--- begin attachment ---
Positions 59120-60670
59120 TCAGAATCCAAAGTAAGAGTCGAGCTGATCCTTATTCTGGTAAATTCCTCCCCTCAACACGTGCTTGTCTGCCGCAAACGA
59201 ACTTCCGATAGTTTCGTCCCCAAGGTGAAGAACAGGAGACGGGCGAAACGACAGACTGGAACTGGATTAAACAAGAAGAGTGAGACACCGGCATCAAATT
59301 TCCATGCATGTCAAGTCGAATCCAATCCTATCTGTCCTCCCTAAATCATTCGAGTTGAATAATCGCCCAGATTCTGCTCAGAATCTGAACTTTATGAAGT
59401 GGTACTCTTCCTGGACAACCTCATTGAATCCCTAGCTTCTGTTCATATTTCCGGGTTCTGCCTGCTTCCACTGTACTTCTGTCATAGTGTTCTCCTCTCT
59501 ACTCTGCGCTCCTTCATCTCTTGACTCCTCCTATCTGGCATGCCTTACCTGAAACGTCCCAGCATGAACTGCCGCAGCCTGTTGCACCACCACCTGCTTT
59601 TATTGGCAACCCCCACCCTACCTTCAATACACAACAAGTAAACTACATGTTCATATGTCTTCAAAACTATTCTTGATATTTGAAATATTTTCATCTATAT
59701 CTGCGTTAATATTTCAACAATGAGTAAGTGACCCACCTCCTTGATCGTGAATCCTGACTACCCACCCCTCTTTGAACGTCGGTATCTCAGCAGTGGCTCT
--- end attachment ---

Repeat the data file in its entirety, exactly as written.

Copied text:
Positions 59120-60670
59120 TCAGAATCCAAAGTAAGAGTCGAGCTGATCCTTATTCTGGTAAATTCCTCCCCTCAACACGTGCTTGTCTGCCGCAAACGA
59201 ACTTCCGATAGTTTCGTCCCCAAGGTGAAGAACAGGAGACGGGCGAAACGACAGACTGGAACTGGATTAAACAAGAAGAGTGAGACACCGGCATCAAATT
59301 TCCATGCATGTCAAGTCGAATCCAATCCTATCTGTCCTCCCTAAATCATTCGAGTTGAATAATCGCCCAGATTCTGCTCAGAATCTGAACTTTATGAAGT
59401 GGTACTCTTCCTGGACAACCTCATTGAATCCCTAGCTTCTGTTCATATTTCCGGGTTCTGCCTGCTTCCACTGTACTTCTGTCATAGTGTTCTCCTCTCT
59501 ACTCTGCGCTCCTTCATCTCTTGACTCCTCCTATCTGGCATGCCTTACCTGAAACGTCCCAGCATGAACTGCCGCAGCCTGTTGCACCACCACCTGCTTT
59601 TATTGGCAACCCCCACCCTACCTTCAATACACAACAAGTAAACTACATGTTCATATGTCTTCAAAACTATTCTTGATATTTGAAATATTTTCATCTATAT
59701 CTGCGTTAATATTTCAACAATGAGTAAGTGACCCACCTCCTTGATCGTGAATCCTGACTACCCACCCCTCTTTGAACGTCGGTATCTCAGCAGTGGCTCT